Thursday, November 16, 2017
The President has nominated individuals to the federal judiciary whose qualifications are problematic at best.
Take Brett Talley. From New York magazine:
Brett J. Talley has practiced law for less than three years. He has never tried a case — or even argued a motion.
But he does write a spirited, far-right blog: Shortly after the massacre at Sandy Hook elementary, Talley described Barack Obama’s proposal to expand background checks and restrict rapid-fire weapons as “the greatest attack on our constitutional freedoms in our lifetime.” One month later, he endorsed the idea that Americans “will have to resort to arms when our other rights — of speech, press, assembly, representative government — fail to yield the desired results.” During the 2016 campaign he derided the Democratic nominee a (NPR).s “Hillary Rotten Clinton.”
President Trump's nominee for a federal judgeship in Texas once described transgender children as part of “Satan’s plan,” compared homosexuality to bestiality and advocated for gay conversion therapy.
You can read more here. These and other nominations are passing through the Senate Judiciary Committee on party line votes.
These future judges may be disappointed when they realize that most of their cases do not deal with hot button political issues, but with complex commercial and corporate disputes and run-of-the-mill criminal cases.
Three law professors have a blog called Behavioral Legal Ethics--Tigran W. Eldred, James G. Milles, and Molly J. Walker Wilson.
There is the introduction to the website:
"Behavioral Legal Ethics* is a place for a wide-ranging discussion about the intersection between behavioral science, law and ethics. The conversations will appeal to anyone interested in the ways in which empirical psychological research can inform questions about how legal institutions and practices encourage ethical behaviors in legal and non-legal actors."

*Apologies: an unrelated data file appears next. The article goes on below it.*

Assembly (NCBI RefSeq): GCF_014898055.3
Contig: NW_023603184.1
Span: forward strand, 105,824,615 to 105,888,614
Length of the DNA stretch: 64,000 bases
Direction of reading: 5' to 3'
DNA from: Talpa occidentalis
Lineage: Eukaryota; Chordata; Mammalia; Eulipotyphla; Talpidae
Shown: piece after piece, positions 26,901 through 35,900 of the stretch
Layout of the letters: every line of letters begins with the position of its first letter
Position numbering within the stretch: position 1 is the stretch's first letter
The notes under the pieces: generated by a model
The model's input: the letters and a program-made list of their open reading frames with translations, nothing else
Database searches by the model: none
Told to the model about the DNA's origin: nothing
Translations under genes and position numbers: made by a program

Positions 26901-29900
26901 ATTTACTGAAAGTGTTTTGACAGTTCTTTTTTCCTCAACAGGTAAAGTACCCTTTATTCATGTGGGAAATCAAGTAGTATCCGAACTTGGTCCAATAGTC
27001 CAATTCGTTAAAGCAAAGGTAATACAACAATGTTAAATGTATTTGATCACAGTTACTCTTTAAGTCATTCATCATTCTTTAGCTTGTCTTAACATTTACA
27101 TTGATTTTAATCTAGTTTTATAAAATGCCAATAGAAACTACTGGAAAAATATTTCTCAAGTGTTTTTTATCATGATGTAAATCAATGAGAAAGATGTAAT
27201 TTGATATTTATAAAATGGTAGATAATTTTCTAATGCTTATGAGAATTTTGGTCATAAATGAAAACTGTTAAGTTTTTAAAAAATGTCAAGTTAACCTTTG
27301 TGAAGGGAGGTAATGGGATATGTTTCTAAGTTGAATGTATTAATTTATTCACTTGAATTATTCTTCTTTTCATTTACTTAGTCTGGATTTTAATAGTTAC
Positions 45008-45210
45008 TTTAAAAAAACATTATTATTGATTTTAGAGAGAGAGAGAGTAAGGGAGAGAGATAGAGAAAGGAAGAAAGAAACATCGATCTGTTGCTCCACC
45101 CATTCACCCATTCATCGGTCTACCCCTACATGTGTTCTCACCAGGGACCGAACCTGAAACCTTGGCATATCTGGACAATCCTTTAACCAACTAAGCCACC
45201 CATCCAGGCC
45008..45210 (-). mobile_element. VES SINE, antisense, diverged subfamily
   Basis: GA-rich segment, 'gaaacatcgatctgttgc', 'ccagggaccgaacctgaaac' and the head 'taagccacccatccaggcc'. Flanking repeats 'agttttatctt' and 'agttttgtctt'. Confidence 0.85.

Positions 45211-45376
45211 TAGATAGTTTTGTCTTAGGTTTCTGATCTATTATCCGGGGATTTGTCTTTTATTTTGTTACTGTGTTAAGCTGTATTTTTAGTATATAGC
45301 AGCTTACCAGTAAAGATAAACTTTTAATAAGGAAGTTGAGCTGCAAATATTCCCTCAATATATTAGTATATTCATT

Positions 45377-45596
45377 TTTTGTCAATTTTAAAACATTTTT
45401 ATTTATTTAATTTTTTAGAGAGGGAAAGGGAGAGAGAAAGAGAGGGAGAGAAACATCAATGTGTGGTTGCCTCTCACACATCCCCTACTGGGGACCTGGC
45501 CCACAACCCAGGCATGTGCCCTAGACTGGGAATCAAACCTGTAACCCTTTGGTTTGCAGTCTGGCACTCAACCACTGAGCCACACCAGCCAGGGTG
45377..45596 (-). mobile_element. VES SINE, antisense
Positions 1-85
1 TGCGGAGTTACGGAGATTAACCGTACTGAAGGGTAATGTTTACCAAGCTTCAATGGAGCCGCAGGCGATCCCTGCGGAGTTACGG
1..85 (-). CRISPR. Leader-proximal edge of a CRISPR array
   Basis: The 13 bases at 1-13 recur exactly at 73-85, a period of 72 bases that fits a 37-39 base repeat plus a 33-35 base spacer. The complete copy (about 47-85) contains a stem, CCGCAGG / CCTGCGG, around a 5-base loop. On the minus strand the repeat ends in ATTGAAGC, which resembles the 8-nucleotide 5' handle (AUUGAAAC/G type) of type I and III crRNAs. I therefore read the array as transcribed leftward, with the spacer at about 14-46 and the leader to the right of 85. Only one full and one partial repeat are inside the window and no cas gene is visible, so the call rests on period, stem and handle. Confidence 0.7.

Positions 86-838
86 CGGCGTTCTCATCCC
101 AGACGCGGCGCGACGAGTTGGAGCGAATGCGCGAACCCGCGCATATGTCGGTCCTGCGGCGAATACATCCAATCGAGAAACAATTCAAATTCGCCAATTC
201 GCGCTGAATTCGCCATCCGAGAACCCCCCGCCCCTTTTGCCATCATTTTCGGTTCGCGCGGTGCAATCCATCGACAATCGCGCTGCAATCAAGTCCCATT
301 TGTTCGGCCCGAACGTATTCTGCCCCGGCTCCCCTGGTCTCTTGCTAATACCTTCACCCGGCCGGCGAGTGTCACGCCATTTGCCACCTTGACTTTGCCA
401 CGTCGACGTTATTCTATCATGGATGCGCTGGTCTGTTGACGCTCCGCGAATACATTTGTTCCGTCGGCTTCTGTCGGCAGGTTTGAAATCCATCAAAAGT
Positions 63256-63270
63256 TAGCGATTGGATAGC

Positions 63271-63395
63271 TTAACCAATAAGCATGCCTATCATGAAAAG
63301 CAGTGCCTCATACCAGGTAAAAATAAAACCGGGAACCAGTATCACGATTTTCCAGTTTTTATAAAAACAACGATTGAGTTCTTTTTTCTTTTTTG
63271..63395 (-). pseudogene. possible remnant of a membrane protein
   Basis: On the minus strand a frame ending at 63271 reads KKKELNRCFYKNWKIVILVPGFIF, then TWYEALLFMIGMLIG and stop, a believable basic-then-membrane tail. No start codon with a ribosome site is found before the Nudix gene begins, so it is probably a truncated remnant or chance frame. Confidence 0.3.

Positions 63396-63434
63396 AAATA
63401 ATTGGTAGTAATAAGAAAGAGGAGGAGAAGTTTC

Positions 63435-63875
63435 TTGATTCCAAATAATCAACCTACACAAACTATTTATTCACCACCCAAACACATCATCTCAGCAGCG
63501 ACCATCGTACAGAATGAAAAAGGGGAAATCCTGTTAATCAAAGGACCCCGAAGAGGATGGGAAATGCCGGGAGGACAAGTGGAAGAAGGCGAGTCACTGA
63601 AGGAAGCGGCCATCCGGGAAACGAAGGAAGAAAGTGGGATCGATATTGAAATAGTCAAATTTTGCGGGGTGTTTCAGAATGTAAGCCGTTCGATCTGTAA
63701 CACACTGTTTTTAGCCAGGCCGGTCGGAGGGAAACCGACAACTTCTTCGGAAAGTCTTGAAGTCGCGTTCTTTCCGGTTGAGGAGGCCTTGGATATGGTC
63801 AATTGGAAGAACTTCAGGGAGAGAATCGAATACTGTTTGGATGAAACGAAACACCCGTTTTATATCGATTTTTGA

"*Thanks to Jean Sternlight and Jennifer Robbennolt, whose influential article Behavioral Legal Ethics coined the phrase."
There is a wealth of interesting information on this blog. The most recent post is Behavioral Legal Ethics and Accurate Science.
Wednesday, November 15, 2017
Most of us are acquainted with Carol Dweck’s notion of a growth mindset—that you can develop your basic abilities with hard work and dedication. At Best Practices for Legal Education, Carrie Sperling advocates a “belonging mindset”: Students will have a better chance for success if they have not only a growth mindset but also belief that they belong in law school:
Belonging mindsets: When students feel they belong in an educational environment, they perform better and are less likely to drop out of a program. This is particularly true for underrepresented students who, by virtue of being different, often feel they don’t belong.
When negative stereotypes exist, members of the stereotyped group worry about whether they fit in, whether they will succeed in law school, and whether the legal profession is for them. These worries can deplete students’ cognitive resources, zapping them of their motivation and their ability to bounce back from setbacks. Because learning depends on motivation, students without a sense of belonging fall behind.
That’s why educators must be in tune with the kind of environment they create. Do you work to encourage belonging mindsets?
You can read more here (Nov. 2, 2017).